Ganjapreneur Staff

Report: Colorado’s Ebbu Allegedly Violated State Investment Laws

Colorado cannabis company Ebbu has been accused of violating Colorado investment laws by failing to properly disclose investor identities in its early fundraising rounds.

Full story after the jump.

Ebbu, a Colorado-based cannabinoid technology company, is alleged to have misled investors and violated Colorado cannabis investment rules, according to a WeedWeek report based on leaked emails and internal company documents.

Under Colorado‘s adult-use cannabis rules, investors in licensed cannabis companies are supposed to undergo background checks by the state, including fingerprinting and financial disclosures. It appears that Ebbu, however, may have for years promoted an illegal “gifting” investment strategy for investors who wish to remain truly anonymous.

In one specific case from 2013, WeedWeek uncovered evidence of a $140,000 investment given to Ebbu co-founder Michael “Dooma” Wendschuh by an individual only characterized as “E.” One week later, Dooma invested $140,000 into the company without mentioning “E.” According to leaked emails from two months later, the company’s lawyer Christian Sederberg — who co-founded cannabis law firm Vicente Sederberg — was unwilling to participate in similarly structured investment deals.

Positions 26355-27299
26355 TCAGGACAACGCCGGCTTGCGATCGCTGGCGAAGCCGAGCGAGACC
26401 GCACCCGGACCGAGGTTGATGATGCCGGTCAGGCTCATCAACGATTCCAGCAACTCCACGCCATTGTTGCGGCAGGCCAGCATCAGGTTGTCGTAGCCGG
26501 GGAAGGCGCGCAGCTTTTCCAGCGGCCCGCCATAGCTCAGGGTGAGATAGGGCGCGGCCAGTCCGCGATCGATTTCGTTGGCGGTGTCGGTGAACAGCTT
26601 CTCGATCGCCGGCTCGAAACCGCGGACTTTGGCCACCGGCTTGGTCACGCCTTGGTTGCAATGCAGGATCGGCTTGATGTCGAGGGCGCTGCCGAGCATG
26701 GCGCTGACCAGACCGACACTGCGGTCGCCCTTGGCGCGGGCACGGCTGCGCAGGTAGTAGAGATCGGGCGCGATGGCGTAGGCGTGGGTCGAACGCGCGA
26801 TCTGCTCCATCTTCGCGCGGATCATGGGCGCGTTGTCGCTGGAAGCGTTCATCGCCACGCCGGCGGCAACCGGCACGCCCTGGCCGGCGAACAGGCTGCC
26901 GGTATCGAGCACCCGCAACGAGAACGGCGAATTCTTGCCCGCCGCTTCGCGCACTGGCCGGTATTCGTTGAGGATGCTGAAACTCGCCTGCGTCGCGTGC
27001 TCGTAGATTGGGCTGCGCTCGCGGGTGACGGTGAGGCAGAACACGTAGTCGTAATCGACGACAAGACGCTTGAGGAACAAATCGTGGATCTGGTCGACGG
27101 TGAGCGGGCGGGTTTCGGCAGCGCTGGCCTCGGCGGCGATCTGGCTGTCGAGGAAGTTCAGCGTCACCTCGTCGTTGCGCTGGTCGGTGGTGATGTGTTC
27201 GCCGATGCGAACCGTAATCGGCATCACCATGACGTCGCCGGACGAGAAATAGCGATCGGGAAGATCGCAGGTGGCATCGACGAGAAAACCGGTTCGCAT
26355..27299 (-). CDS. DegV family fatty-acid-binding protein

Ebbu, founded in 2013, was first known for its plan to release a “Feelings” line of cannabis products, which would have each elicited specific sensations/effects such as Energy, Chill, Bliss, etc. The idea has been shared by other cannabis companies, but no company to date has been able to successfully follow through on such effect-specific products. Ebbu has since pivoted to cannabinoid research and was acquired last year by Canadian powerhouse Canopy Growth for approximately $250 million, where Ebbu is focusing on hemp genetics.

WeedWeek said Ebbu executives did not respond to statement requests for their story; Ebbu likewise did not immediately respond to Ganjapreneur’s request for a comment regarding the investment allegations.

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